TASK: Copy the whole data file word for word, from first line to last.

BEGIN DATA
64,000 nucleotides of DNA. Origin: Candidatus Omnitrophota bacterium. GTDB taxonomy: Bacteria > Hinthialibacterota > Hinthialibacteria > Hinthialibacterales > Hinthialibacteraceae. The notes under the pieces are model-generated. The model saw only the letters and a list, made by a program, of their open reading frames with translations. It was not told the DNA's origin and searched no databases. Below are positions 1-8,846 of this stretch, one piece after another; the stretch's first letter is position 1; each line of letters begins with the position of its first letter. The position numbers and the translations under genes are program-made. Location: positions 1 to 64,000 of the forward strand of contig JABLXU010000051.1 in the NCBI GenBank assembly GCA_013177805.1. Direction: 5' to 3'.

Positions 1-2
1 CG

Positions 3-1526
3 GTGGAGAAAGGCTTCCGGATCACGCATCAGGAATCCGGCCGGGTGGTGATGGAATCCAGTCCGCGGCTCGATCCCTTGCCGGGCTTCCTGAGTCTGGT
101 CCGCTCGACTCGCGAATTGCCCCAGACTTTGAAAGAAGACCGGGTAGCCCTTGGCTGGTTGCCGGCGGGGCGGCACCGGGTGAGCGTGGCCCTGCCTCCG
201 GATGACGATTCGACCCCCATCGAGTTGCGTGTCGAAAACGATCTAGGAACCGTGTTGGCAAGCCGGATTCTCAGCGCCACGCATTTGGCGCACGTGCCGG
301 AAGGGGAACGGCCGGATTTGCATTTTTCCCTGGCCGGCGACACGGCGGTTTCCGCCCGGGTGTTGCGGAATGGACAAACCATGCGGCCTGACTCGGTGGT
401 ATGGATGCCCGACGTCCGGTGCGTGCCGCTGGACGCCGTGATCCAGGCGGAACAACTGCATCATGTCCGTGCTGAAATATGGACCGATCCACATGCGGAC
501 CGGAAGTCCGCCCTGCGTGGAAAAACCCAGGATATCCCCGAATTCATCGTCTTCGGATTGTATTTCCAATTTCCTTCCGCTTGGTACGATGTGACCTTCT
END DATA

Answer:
64,000 nucleotides of DNA. Origin: Candidatus Omnitrophota bacterium. GTDB taxonomy: Bacteria > Hinthialibacterota > Hinthialibacteria > Hinthialibacterales > Hinthialibacteraceae. The notes under the pieces are model-generated. The model saw only the letters and a list, made by a program, of their open reading frames with translations. It was not told the DNA's origin and searched no databases. Below are positions 1-8,846 of this stretch, one piece after another; the stretch's first letter is position 1; each line of letters begins with the position of its first letter. The position numbers and the translations under genes are program-made. Location: positions 1 to 64,000 of the forward strand of contig JABLXU010000051.1 in the NCBI GenBank assembly GCA_013177805.1. Direction: 5' to 3'.

Positions 1-2
1 CG

Positions 3-1526
3 GTGGAGAAAGGCTTCCGGATCACGCATCAGGAATCCGGCCGGGTGGTGATGGAATCCAGTCCGCGGCTCGATCCCTTGCCGGGCTTCCTGAGTCTGGT
101 CCGCTCGACTCGCGAATTGCCCCAGACTTTGAAAGAAGACCGGGTAGCCCTTGGCTGGTTGCCGGCGGGGCGGCACCGGGTGAGCGTGGCCCTGCCTCCG
201 GATGACGATTCGACCCCCATCGAGTTGCGTGTCGAAAACGATCTAGGAACCGTGTTGGCAAGCCGGATTCTCAGCGCCACGCATTTGGCGCACGTGCCGG
301 AAGGGGAACGGCCGGATTTGCATTTTTCCCTGGCCGGCGACACGGCGGTTTCCGCCCGGGTGTTGCGGAATGGACAAACCATGCGGCCTGACTCGGTGGT
401 ATGGATGCCCGACGTCCGGTGCGTGCCGCTGGACGCCGTGATCCAGGCGGAACAACTGCATCATGTCCGTGCTGAAATATGGACCGATCCACATGCGGAC
501 CGGAAGTCCGCCCTGCGTGGAAAAACCCAGGATATCCCCGAATTCATCGTCTTCGGATTGTATTTCCAATTTCCTTCCGCTTGGTACGATGTGACCTTCT